The international Embedded World conference, which took place at the end of February 2013 in Germany, provided a strong indication that the traditional embedded market is changing. One theme run like a red thread through the show activities of many exhibitors: software monetization.
What is the reason behind this new focus? Vendors no longer concentrate on hardware development only; instead, the application feature side comes to the fore. With devices becoming more intelligent and connected through the Internet, the software required to enable a single device as well as a combination of devices is becoming quite complex.. For example in the automation space “intelligence” is becoming even more important, as it is “connectivity”. Both requirements are currently driving the demand of embedded software. Considering the fact that there are many more devices out there than people, the market potential is huge.
Companies have identified these market needs and adjusted the development resources. Very often the size of the software engineering teams has surpassed, and in some cases doubled, the size of those of hardware engineering at many manufacturers.. As a result the product functionality gets more and more complex and companies need to differentiate their offerings in features. But to develop several products is costly, as well as time-consuming and head count intensive. Therefore, the ideal solution would be to reduce all three factors and develop only one single product which can be sold at all the levels (premium, mid, low end). For this approach a solution is required that combines feature enablement and licensing solutions.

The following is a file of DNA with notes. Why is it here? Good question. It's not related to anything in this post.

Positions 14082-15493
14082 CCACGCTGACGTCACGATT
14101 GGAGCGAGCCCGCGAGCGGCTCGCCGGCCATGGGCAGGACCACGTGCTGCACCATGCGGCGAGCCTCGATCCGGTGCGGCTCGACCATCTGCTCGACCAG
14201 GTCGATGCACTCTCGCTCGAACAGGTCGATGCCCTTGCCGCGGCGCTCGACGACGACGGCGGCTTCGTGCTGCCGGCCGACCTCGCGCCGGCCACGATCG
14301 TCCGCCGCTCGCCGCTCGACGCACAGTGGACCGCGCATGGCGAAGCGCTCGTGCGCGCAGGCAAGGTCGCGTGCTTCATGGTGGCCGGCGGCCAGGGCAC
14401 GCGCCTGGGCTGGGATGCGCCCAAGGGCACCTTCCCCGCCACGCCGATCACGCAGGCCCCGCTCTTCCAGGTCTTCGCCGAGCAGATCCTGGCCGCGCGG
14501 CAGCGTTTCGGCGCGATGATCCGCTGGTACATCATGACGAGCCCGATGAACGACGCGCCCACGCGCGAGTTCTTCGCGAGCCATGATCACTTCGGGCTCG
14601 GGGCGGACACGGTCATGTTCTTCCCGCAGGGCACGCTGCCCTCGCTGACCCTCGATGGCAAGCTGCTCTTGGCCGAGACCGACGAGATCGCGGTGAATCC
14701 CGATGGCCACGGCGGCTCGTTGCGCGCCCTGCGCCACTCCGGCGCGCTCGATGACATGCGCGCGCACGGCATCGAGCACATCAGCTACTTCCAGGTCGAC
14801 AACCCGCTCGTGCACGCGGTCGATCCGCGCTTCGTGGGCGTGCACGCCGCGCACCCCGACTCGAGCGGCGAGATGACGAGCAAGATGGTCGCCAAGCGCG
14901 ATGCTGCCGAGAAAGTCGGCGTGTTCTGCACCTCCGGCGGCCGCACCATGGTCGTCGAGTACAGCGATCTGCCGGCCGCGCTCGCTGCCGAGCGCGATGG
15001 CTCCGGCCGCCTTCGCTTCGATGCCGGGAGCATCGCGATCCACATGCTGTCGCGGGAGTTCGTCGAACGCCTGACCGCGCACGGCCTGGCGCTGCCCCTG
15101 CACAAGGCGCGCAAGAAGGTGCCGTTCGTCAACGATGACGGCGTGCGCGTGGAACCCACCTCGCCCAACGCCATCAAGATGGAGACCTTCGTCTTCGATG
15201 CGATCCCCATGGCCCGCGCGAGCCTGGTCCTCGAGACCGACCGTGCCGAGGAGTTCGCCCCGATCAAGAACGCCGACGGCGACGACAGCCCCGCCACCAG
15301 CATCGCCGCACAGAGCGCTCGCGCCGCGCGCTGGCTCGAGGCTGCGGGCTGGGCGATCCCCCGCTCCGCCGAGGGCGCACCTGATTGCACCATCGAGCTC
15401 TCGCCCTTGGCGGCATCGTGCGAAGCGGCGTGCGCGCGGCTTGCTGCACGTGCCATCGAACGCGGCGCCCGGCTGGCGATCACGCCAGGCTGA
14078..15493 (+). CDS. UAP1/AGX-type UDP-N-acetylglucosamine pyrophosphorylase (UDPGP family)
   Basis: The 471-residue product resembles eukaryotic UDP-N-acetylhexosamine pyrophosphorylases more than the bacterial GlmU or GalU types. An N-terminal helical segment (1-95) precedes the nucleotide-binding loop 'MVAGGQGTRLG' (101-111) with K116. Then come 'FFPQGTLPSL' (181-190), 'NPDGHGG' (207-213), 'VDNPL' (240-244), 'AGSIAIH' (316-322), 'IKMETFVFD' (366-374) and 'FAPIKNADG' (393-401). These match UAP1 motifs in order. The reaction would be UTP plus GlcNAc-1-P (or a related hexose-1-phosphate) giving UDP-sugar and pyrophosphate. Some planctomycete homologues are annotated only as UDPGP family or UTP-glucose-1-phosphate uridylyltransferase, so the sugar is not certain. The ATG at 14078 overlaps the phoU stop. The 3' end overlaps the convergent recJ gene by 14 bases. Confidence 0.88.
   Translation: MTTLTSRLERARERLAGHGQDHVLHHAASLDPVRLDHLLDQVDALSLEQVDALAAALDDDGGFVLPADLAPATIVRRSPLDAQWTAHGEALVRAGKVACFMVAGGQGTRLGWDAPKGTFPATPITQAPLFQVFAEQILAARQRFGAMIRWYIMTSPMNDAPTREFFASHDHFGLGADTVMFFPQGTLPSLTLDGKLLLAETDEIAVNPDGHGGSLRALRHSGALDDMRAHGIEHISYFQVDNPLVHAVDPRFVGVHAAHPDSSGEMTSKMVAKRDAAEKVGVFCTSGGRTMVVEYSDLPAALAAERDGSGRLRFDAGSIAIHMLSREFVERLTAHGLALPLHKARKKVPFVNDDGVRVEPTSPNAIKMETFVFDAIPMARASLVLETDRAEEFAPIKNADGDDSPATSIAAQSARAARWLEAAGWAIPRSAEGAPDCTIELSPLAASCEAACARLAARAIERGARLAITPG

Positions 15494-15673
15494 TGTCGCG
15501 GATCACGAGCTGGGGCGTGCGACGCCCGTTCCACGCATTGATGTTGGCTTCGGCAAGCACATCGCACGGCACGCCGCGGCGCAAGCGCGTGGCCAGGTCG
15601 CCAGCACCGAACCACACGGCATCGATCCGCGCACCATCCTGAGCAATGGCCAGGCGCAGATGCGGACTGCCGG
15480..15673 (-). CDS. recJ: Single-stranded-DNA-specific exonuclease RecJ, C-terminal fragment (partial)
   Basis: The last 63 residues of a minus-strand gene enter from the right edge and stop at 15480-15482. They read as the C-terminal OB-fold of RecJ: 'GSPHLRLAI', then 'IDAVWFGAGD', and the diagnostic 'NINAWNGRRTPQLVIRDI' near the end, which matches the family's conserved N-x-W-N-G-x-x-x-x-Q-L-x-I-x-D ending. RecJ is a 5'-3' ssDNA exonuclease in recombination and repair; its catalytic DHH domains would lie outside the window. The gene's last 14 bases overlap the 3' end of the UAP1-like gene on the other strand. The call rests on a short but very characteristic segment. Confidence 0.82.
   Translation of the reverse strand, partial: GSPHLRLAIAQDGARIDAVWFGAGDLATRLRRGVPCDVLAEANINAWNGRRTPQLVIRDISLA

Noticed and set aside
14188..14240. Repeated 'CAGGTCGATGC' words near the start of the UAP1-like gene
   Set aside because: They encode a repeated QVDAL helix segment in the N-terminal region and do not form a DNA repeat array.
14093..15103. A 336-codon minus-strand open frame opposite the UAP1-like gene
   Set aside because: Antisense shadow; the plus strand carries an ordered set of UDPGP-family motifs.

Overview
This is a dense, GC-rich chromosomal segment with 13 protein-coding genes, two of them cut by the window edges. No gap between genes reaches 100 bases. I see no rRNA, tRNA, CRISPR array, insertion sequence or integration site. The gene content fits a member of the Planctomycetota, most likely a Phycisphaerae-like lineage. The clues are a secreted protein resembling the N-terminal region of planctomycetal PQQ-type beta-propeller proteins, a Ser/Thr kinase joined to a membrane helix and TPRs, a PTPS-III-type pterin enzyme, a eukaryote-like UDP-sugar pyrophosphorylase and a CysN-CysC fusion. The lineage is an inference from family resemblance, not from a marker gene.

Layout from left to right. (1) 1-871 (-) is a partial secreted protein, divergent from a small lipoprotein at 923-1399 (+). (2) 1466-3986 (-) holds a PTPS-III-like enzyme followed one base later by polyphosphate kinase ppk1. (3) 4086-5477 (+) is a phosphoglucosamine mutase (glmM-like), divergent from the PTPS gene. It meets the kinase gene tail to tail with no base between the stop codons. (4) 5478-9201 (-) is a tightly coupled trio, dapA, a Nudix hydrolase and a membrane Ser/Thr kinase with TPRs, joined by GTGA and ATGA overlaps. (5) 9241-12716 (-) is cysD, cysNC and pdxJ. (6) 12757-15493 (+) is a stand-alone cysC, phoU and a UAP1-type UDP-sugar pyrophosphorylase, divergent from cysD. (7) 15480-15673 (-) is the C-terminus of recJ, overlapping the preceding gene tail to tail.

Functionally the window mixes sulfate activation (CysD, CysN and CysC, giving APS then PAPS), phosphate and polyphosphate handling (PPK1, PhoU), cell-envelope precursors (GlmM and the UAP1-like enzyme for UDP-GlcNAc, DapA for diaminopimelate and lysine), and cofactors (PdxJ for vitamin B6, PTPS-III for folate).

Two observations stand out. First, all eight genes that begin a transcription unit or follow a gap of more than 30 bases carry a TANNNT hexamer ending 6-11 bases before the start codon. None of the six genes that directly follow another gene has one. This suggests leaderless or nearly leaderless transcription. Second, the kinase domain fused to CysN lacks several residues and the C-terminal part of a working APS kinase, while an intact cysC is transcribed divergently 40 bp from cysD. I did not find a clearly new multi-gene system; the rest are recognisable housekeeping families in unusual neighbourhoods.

Interestingly enough the embedded software market resembles the “normal” software market more and more. For example the innovation cycles get shorter and shorter, and low-cost competitors from emerging markets are threatening traditional and higher-cost vendors. Cost pressure continues to increase, and customers are demanding more tailored solutions – and they are willing to pay only for what they need and use.
As described the value of software in embedded products is on a rapid growth trajectory. Even traditional hardware vendors are realizing this and investing in new products and services. But new market opportunities mean also new threats. Therefore, despite all the positive sentiment, security issues shouldn’t be neglected. In the past some sectors such as the gaming industry and telecom equipment vendors have been affected by embedded software IP and reverse engineering theft especially. As general rule device/machine vendors that derive their customer value from making their hardware perform intelligently are facing competitors that are eager to steal IP to save development time.
Article contributed by Ansgar Dodt, SafeNet Regional Vice President Embedded Systems EMEA, and Aurelius Wosylus, SafeNet Director Business Development for Software Monetization in Embedded Markets